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Let $T$ be the unit circle and $C^\infty(\mathbb{T})$ the set of functions defined on $\mathbb{T}$ which have derivatives of every order. I know that $C^\infty(\mathbb{T})$ with the metric induced by the seminorms $$\sup_{t\in\mathbb{R}}|f^{(l)}(e^{it})|,l\geq 0$$ is complete (but not a Banach space with the seminorms themselves i.e. its locally convex structure cannot be defined by one norm).

Is there any chance that we can define some kind of norm on $C^\infty(\mathbb{T})$ in order to become a Banach space?

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    $\begingroup$ Don't you mean "with the metric induced by the (semi)norms"? Completeness is a metric property, not a topological property (i.e. there exists a homeomorphism between a complete space and an incomplete space). $\endgroup$ – Nap D. Lover Apr 11 '16 at 19:04
  • $\begingroup$ Do you want to demand some kind of additional properties on this norm? Otherwise you could just take a linear isomorphism between $C^\infty(\mathbb{T})$ and your favorite separable infinite-dimensional Banach space and use the induced norm... $\endgroup$ – Eric Wofsey Apr 11 '16 at 19:14
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    $\begingroup$ For instance, the new norm might induce a completely different topology than the original metric. Operations like multiplication, differentiation, integration, might not be continuous under the new norm. Is that really what you want? $\endgroup$ – Nate Eldredge Apr 11 '16 at 19:31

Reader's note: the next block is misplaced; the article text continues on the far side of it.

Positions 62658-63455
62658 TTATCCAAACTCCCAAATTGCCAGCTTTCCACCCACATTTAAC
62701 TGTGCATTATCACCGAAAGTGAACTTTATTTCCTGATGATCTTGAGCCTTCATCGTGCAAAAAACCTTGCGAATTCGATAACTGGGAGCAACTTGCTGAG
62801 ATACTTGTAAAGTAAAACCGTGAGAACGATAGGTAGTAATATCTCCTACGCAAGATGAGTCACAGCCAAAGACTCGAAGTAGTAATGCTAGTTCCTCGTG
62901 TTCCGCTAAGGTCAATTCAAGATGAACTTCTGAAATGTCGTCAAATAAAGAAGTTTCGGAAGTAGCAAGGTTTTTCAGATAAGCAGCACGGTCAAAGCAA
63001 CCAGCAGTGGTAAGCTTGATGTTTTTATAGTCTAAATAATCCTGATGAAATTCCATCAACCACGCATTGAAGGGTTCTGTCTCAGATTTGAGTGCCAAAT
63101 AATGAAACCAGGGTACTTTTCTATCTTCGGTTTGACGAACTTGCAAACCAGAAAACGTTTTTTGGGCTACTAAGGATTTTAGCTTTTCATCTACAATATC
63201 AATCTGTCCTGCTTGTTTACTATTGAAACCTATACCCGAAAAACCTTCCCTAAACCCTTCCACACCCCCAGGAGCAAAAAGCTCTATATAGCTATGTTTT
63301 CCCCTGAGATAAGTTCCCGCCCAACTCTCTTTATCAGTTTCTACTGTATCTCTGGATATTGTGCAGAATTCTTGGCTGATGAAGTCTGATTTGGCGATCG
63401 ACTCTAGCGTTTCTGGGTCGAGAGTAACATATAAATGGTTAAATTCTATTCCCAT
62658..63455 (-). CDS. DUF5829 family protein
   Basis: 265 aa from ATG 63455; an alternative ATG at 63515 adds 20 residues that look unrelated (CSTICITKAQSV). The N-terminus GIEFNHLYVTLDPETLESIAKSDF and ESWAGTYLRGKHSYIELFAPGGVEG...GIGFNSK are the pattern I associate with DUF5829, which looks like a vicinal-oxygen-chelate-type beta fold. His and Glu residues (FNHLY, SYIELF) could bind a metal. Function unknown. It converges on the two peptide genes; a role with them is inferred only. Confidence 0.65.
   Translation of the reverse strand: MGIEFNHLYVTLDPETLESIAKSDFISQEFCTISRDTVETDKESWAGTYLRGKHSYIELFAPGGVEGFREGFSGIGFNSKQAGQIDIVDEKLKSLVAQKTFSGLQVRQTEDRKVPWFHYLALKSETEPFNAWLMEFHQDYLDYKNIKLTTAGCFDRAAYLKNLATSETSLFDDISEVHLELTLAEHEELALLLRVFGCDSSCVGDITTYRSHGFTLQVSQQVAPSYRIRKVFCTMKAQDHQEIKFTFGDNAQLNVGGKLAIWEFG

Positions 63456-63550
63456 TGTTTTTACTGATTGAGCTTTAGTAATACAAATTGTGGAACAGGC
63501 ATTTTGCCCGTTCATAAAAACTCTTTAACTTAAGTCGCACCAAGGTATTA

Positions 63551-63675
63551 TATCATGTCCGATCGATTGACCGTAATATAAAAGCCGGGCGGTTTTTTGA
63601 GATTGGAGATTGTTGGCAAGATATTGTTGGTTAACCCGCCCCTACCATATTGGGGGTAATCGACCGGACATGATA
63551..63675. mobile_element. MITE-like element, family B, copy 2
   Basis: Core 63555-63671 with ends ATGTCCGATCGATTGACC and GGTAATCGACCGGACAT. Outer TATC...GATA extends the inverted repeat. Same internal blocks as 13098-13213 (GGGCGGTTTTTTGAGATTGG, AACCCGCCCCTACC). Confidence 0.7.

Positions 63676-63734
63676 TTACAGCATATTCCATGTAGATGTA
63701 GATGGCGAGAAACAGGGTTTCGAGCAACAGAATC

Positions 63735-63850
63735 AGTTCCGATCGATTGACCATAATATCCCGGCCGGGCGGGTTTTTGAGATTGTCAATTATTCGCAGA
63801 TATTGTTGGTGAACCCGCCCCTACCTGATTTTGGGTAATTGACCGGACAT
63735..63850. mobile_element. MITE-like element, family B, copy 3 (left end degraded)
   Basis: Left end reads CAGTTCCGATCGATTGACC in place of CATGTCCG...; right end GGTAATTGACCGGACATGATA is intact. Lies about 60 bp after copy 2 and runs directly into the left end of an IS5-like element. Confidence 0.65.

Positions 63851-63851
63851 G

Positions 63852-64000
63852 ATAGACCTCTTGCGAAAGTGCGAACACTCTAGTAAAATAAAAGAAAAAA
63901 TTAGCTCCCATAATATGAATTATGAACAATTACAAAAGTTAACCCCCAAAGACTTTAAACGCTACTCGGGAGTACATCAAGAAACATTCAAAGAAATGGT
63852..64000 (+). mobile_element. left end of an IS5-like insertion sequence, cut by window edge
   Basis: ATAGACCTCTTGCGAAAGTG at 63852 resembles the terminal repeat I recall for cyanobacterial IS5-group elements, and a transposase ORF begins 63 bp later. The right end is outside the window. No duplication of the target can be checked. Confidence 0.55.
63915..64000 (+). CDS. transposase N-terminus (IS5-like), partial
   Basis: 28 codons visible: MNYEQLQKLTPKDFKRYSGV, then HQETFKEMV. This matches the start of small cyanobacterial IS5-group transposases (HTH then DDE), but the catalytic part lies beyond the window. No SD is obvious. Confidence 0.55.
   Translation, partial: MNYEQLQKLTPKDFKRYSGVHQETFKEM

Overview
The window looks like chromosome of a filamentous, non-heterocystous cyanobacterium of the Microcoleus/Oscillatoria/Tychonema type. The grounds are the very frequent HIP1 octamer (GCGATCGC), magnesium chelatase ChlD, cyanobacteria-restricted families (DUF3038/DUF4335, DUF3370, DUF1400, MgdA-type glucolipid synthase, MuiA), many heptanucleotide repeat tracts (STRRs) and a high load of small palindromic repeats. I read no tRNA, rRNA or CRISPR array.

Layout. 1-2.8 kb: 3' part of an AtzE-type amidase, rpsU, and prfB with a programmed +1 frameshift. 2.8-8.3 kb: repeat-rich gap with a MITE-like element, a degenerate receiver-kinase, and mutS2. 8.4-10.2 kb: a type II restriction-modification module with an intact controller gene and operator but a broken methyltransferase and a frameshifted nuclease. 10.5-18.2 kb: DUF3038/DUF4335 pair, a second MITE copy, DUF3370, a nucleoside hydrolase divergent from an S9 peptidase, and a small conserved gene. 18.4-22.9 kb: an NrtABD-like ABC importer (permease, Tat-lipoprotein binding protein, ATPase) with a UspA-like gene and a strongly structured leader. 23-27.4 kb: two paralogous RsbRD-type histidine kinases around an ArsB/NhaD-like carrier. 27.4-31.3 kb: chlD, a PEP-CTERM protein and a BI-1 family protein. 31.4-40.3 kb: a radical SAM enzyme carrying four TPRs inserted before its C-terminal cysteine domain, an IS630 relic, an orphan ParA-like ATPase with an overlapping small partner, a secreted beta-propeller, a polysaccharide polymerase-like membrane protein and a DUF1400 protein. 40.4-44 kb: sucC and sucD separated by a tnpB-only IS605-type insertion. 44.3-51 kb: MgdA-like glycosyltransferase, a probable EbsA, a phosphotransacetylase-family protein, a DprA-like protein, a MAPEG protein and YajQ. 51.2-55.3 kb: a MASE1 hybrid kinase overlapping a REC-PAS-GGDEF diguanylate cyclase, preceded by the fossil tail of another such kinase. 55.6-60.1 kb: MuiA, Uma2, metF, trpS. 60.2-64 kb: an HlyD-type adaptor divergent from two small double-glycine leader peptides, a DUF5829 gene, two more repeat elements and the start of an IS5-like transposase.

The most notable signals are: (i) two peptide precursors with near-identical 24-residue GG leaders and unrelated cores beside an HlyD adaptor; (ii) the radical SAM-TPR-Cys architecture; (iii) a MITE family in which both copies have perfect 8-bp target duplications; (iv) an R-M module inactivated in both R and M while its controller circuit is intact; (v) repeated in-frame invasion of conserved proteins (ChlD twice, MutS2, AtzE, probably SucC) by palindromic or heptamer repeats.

• $\begingroup$ At first I was thinking if $C^p(T)$ for $p<\infty$ with its usual metric could be isomorphic to $C^\infty(T)$ with another metric. So I think that atleast these operations should be continuous. $\endgroup$ – Chris Apostol Apr 11 '16 at 19:38
  • $\begingroup$ I added a precision in your question, hope this does not alter your intent. $\endgroup$ – Duchamp Gérard H. E. Jul 22 '17 at 9:22
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No, it is impossible to define a topology of $C^\infty(\mathbb{T})$ with a single norm if you want to preserve derivation (w.r.t. any non zero vector of the tangent space) and the product as a continuous operators (otherwise why take $C^\infty(\mathbb{T})$ ?) because - exponential - Taylor formula is not true on all $C^\infty(\mathbb{R})$.

So, for example, call $D$ the derivation of $C^\infty(\mathbb{T})$ such that $$ D(f)[e^{it}]=-ie^{-it}\frac{d}{dt}(t\to f(e^{it})) $$ (all other invariant derivations are proportional).

Then, if $D$ were continuous (i.e. bounded within the Banach structure), one would have, for all $t,h\in \mathbb{R}$ $$ \sum_{n\geq 0}\frac{h^n}{n!}D^n(f)[e^{it}]=f(e^{i(t+h)}) $$
which is not true for all $f\in C^\infty(\mathbb{T})$ (take e.g. any $f$ with support $\not= \mathbb{T}$). See a discussion on Taylor's formula here).

A shorter proof Apply $zD$ (Euler operator) above to the family $z^n$ (i.e. $e^{nit}$ through the parametrization) and see that it has an unbounded spectrum which is impossible for a bounded operator.

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